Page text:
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Exploring a Culture of Health: Detecting Signals of Wellbeing

Citizen Science Salon iconCitizen Science Salon
By Carolyn Graybeal
Jul 2, 2014 10:25 PMNov 20, 2019 2:28 AM


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How can we leverage technology to monitor signals of wellbeing? (Image: Shutterstock/Oko Laa)

This post is part of Exploring a Culture of Health, a citizen science series brought to you by Discover Magazine, SciStarter and the Robert Wood Johnson Foundation, serving as an ally to help Americans work together to build a national Culture of Health that enables everyone to lead healthier lives now and for generations to come.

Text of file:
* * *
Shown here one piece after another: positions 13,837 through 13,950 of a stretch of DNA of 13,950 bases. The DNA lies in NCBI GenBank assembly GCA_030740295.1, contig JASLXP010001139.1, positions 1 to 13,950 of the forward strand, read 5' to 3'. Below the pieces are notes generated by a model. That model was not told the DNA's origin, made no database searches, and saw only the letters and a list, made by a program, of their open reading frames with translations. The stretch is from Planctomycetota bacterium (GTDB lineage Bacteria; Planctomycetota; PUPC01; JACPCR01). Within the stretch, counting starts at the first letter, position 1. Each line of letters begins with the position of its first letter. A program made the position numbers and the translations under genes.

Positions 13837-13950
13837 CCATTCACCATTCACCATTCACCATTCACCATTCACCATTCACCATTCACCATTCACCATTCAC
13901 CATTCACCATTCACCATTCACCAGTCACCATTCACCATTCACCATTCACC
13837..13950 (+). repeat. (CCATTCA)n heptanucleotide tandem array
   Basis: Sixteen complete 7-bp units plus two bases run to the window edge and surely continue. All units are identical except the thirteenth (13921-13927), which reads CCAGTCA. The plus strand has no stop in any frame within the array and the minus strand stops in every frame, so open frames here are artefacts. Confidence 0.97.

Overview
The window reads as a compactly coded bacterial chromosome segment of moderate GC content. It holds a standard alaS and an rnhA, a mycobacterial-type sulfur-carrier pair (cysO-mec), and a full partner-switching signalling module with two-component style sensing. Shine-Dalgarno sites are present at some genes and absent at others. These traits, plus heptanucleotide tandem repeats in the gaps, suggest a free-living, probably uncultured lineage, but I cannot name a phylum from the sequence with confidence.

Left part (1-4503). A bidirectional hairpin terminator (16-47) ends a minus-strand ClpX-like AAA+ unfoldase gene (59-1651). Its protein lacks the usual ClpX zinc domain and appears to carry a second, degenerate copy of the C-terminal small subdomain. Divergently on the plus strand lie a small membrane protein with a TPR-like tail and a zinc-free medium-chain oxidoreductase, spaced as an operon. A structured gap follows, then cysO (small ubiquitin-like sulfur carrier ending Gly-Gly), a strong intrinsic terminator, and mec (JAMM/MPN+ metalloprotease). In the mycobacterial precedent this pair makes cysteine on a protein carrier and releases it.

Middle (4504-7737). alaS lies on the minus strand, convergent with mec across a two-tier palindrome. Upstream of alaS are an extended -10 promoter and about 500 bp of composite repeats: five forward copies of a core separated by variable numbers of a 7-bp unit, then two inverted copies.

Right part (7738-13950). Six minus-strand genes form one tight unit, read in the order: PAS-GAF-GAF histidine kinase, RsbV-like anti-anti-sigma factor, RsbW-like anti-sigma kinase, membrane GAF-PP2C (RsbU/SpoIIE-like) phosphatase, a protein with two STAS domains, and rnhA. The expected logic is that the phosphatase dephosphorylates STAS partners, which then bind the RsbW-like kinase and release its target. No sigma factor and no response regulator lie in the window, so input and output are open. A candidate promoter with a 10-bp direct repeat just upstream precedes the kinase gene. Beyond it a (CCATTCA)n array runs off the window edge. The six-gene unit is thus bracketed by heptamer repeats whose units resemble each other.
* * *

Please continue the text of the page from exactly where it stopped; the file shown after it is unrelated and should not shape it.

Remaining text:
Imagine if everyday technology could transform how we manage our health and wellbeing? What if your phone could alert your doctor to a change in your behavior? Or what if grandma’s stove could tell you she is already up and about in the morning? It sounds complicated but as it turns out, it might simply be a matter of tapping into the data generated from everyday devices. Two independent groups in California are doing just this. Using Mobile Technology to Help Youths with Mental Illness At UC Davis behavioral scientists with the Early Diagnosis and Preventive Treatment (EDAPT) Clinic are embarking on a yearlong project to study whether mobile technology can improve treatment for young people who are in the early stages of psychotic illness. The EDAPT group has teamed up with Ginger.io a health data start-up to assess “users' social, physical and mental health status”[1]. Through an app, users can actively input their daily symptoms, medication adherence, mood, and how they are coping, while information on their movements and daily social contacts, such as the number of incoming telephone calls and text messages, is gathered in the background. All of this data provides a patient and his or her clinical team with a finer resolution of that patient’s health profile.